Does this sound familiar? A new message appears in your inbox: the Questionable Journal of Mysterious Origins wants to publish your research! They promise a quick turnaround time and wide readership, increasing the potential impact of your work, all for the low, low price of $300-$3000! But is this really a deal you can’t refuse?
Predatory journal publishing is an increasingly pressing issue in higher education. A study out of Finland reports a significant increase in the number of articles published in predatory journals since 2010. Stories range from the sad, as marginalized scholars succumb to the pressure of publish-or-perish, to the absurd, with Marge Simpson’s foray into computer science. Most recently, the FTC is taking action, filing a civil complaint against one particularly large and pernicious predatory publisher.
What is predatory publishing and why is it spreading? Predatory publishers take advantage of the upsurge in gold Open Access (OA), a digital, peer-reviewed journal publishing model that offers free, online, public access to research, often, though not always, by transferring publishing costs to the author (via Article Processing Charges, or APCs). Many legitimate and highly competitive peer-reviewed journals (such as PLoS Biology and IEEE Access) operate under the gold OA model and levy APCs, which are frequently covered by research funders rather than individual authors. Open access has gained so much traction that, in 2013, the White House Office of Science and Technology Policy directed federal agencies to develop public access plans, requiring recipients of federal funding to make both their articles and data publically accessible.
With any growing and potentially profitable market, however, comes the opportunity for scammers to exploit the system. Predatory publishers establish charlatan gold OA journals, charging APCs and producing online issues, without establishing or engaging in a rigorous peer review and editorial process. Essentially, they’re designed to take your money and run, copying and pasting your unedited work into poorly designed websites that, at best, may one day be crawled by Google Scholar. Yikes.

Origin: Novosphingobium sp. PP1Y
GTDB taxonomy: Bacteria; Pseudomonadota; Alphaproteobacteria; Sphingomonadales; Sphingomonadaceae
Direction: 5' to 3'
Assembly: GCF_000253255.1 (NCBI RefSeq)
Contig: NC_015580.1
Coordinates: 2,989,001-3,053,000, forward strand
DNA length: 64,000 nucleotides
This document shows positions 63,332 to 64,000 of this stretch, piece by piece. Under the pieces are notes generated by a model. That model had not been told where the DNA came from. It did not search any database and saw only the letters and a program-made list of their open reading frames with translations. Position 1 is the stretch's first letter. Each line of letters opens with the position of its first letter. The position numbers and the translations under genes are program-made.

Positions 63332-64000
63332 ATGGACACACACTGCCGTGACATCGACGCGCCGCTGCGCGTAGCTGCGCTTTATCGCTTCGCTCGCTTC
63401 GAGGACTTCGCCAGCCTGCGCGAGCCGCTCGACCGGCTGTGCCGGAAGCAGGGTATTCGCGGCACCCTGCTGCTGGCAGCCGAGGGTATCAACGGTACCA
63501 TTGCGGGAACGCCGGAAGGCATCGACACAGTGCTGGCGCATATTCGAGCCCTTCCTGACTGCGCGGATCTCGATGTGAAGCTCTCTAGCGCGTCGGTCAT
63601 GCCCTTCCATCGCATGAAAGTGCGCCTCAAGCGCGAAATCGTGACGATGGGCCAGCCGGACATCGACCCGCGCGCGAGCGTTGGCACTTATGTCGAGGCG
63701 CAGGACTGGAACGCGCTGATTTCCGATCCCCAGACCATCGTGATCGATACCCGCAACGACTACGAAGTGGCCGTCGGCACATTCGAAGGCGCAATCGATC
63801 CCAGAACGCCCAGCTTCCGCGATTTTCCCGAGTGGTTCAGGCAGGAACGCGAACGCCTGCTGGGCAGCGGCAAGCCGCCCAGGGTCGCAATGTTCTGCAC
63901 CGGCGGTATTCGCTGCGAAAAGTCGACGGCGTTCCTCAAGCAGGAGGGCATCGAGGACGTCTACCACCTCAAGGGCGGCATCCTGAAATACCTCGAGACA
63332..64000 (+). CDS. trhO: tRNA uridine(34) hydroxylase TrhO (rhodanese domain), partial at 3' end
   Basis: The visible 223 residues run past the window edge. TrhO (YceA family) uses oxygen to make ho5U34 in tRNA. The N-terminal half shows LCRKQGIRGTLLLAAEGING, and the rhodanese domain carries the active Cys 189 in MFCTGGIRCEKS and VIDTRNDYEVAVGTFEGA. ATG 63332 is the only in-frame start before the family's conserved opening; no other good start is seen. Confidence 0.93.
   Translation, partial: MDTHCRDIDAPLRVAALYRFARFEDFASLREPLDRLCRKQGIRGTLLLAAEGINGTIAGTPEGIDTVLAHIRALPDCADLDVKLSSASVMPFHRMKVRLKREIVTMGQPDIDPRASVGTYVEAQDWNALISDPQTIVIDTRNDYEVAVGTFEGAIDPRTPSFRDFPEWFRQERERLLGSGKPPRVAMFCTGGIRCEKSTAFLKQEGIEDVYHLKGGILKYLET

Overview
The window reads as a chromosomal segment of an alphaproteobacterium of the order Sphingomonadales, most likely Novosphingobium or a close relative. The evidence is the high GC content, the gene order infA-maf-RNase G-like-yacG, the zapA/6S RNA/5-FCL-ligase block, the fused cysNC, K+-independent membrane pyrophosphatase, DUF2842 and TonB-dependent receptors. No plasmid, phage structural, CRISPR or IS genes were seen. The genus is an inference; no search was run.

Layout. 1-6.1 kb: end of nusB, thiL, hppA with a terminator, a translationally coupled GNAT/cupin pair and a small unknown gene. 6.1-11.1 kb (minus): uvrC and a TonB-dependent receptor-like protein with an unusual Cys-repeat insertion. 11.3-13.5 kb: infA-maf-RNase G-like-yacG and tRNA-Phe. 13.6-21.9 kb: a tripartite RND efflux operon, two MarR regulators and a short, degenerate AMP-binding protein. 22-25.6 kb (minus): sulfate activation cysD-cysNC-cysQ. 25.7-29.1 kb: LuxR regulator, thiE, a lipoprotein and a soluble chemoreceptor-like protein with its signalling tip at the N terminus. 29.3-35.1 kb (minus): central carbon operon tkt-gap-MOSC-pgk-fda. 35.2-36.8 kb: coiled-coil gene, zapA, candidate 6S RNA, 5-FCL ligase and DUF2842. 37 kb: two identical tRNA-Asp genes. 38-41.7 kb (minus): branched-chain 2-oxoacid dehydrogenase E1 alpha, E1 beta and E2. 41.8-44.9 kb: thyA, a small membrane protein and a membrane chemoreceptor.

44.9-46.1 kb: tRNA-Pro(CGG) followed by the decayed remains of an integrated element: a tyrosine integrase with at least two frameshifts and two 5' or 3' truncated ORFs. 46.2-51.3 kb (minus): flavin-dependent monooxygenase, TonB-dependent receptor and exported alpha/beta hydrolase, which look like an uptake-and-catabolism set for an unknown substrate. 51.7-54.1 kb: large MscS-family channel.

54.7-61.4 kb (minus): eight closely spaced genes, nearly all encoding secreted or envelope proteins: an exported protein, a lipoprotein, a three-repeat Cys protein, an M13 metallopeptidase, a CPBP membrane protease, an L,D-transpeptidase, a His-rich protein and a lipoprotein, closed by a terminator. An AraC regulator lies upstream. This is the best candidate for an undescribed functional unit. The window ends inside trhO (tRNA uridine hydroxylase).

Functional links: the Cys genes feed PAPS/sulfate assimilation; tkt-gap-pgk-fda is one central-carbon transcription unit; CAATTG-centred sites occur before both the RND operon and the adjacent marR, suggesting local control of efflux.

So, how does one filter out the sham journals from the legitimate publications? Jeffrey Beall of the University of Colorado Denver has long produced a directory of predatory journals known as Beall’s List. While this may be a good place to start, it must also be mentioned that Beall and his List have come under criticism of late for some arguably extreme anti-OA views. Furthermore, York University librarian John Dupuis and Barbara Fister from Inside Higher Ed point out that the obvious spam-like efforts documented by Beall and others distract us from the real problem: more underhanded and mainstream predatory practices employed by corporate publishers like Elsevier and Wiley.
Thus, as always and with any source, we recommend practicing what we preach to our students: think critically, evaluate, and verify. CUNY librarians Monica Berger and Jill Cirasella laid out the case for this more well-rounded approach, and both Grand Valley State University Library and the Directory of Open Access Journals have published comprehensive quality indicators to be used as part of a holistic review process. Authors can also enjoy all the advantages of open access while circumventing these concerns by opting for green OA, publishing their article in the journal of their choice and depositing a pre- or post-print copy in UW’s institutional repository, ResearchWorks.
Interested in publishing in a gold OA journal but hoping to avoid the pitfalls? Your subject librarians are here to help!